Martin Schulz calls on EU to regain trust of its people

European Parliament head criticises EU ahead of awarding of prize to Pope Francis

Pope Francis: will receive the Charlemagne Prize at a ceremony in the Vatican on Friday. Photograph:  Filippo Monteforte/AFP/Getty Images

Pope Francis: will receive the Charlemagne Prize at a ceremony in the Vatican on Friday. Photograph: Filippo Monteforte/AFP/Getty Images

 

The European Union has failed to fulfil its founding promise of better economic security, conditions and opportunities for its citizens, the president of the European Parliament has said, as he called on the EU to regain the trust of its people.

Speaking during a debate on the state of the EU in Rome ahead of the awarding of the Charlemagne Prize to Pope Francis on Friday, European Parliament president Martin Schulz said that many citizens throughout Europe had lost belief in the European project.

“People are now paying higher taxes, less salary – for what? To save banks . . . their children are unemployed, that is the bitter reality in some countries of the European Union,” he said.

“The European Union was a promise of more opportunity, more chances, but the promise has not been kept.”

Speaking alongside European Council president Donald Tusk and the head of the European Commission, Jean-Claude Juncker, in the room where the Treaty of Rome was signed in 1957, Mr Schulz said that his generation had grown up with the promise of “more” from the EU – “more salary, more chances for our children more equality, more freedom, more services of the state.”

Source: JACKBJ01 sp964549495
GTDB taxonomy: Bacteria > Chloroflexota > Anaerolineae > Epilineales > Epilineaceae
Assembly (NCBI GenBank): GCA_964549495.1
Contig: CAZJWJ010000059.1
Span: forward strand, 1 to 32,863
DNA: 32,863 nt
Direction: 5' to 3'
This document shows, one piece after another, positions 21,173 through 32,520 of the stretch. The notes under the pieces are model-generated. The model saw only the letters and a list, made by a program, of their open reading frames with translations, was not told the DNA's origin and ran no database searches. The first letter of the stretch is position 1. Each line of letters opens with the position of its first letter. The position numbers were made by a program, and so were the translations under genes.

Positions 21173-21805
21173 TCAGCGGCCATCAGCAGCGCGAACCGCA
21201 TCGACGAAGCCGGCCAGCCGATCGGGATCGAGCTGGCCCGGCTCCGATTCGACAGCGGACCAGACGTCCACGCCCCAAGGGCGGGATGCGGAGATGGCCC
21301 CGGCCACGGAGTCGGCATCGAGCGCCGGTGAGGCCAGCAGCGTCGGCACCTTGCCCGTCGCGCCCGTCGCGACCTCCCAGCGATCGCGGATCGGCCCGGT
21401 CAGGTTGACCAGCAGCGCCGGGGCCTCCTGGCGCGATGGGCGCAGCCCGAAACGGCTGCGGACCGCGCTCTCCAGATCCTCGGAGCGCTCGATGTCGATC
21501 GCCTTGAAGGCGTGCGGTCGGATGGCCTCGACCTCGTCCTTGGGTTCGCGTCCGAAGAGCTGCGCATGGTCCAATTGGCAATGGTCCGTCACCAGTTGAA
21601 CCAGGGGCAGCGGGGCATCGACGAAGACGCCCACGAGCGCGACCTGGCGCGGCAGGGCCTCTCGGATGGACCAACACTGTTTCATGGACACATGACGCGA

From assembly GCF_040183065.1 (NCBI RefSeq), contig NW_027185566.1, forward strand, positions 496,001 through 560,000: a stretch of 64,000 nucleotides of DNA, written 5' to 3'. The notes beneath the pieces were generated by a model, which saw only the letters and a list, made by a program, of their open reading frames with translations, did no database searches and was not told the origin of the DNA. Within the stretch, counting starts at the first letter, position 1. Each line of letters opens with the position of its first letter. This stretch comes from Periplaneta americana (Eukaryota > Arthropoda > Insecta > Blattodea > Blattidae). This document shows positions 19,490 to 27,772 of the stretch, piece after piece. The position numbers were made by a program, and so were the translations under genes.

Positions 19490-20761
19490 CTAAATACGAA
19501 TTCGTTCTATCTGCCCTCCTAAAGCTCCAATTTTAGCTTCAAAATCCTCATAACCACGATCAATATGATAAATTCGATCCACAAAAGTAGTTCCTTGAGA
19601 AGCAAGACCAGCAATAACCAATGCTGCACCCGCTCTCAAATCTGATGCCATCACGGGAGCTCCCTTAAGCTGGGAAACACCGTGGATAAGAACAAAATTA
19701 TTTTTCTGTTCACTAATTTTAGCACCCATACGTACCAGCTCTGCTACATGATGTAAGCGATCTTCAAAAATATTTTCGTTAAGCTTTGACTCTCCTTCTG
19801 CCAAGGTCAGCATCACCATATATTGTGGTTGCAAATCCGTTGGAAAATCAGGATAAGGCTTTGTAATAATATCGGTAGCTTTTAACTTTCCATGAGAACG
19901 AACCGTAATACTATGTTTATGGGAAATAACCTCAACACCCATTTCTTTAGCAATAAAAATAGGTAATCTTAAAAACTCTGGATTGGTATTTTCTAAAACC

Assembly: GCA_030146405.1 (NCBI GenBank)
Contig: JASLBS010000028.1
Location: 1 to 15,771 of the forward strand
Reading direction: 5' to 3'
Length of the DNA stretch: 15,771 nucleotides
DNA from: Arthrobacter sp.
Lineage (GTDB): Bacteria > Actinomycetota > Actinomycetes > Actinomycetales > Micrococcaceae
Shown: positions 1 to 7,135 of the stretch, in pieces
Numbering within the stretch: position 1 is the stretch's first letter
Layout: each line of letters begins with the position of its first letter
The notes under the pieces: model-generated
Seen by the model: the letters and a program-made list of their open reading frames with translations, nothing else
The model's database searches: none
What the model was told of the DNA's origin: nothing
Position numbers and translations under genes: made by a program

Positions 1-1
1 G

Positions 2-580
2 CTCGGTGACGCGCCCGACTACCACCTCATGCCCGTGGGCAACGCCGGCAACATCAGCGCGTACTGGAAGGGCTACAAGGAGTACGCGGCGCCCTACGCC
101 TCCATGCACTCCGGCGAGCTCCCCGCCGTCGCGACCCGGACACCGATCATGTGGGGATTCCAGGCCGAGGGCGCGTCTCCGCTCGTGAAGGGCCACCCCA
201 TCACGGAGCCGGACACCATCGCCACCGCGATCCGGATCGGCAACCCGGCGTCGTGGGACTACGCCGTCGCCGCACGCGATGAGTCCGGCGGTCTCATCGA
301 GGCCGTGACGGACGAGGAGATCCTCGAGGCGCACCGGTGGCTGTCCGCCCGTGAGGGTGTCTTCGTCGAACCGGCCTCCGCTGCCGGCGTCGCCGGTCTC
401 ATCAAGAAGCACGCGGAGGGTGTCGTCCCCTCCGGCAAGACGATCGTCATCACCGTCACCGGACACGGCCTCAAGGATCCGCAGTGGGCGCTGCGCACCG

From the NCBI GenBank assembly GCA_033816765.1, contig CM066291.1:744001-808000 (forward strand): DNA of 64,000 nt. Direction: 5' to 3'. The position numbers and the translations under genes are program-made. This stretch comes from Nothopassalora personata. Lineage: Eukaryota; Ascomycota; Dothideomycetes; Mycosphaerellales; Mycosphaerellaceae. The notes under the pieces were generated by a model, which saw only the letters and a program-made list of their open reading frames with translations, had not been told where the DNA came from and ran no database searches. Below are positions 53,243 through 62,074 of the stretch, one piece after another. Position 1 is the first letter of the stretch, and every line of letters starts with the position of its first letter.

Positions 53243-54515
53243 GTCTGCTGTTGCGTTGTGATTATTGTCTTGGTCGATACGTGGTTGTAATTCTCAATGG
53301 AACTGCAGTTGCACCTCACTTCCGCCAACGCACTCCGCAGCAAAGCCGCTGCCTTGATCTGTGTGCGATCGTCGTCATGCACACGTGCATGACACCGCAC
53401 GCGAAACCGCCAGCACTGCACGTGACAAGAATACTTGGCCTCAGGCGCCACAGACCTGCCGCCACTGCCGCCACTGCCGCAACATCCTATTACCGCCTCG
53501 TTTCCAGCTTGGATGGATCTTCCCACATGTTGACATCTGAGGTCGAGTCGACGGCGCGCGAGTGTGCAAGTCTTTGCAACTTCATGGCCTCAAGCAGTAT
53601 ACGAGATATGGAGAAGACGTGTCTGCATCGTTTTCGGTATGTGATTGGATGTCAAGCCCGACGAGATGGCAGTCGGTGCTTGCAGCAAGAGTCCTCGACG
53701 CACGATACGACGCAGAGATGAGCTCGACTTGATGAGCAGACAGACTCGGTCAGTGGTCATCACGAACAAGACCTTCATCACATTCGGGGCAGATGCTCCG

Now, he said, a feeling of injustice existed, with citizens being asked to bail out banks, while billionaire speculators avoid paying their fair share of tax. “Regaining the feeling of justice . . . is key to regaining trust in the European Union,” he said.

Praising the political journey made by the EU in incorporating countries from eastern Europe after the collapse of communism, Mr Schulz paid tribute to Mr Tusk, a former Polish prime minister who spent time in prison after challenging the communist regime in his country.

“I am very grateful that two of the presidents of EU institutions can sit today with an eastern [colleague] who was a prime minister of a democratic country of the European Council. This is a wonderful achievement.”

Addressing attendees at the event in the Capitoline Museum in Rome, Italian prime minister Matteo Renzi called on the EU to balance its demands for balanced budgets and fiscal discipline from member states with an emphasis on investment and growth.

Mr Renzi, a long-time critic of the commission’s emphasis on fiscal austerity, said that the concept of growth was also included in the EU’s Stability and Growth Pact. “In Europe if only a few [countries] are growing, then that’s a sign that something is wrong.”

He also called on the EU to show leadership on the migration crisis, warning that Africa could become the next focus point of the refugee crisis.

First awarded in 1950, the Charlemagne Prize honours those who are deemed to have made an exceptional contribution to European unity and co-operation.

Pope Francis will receive the accolade at a ceremony in the Vatican on Friday. Previous recipients include former US president Bill Clinton, former British prime minister Tony Blair, former US secretary of state state Henry Kissinger and current German chancellor Angela Merkel and finance minister Wolfgang Schauble.

Former European Parliament president Pat Cox, who oversaw the enlargement of the EU from 15 to 25 member states while president of the parliament, became the first Irish recipient of the prize in 2004.

The prize is named after Charlemagne, the 8th-century king and first Holy Roman Emperor who is credited with unifying western Europe in the early middle ages. All three current presidents of the European institutions – Mr Juncker, Mr Schulz and Mr Tusk – are previous recipients of the prize.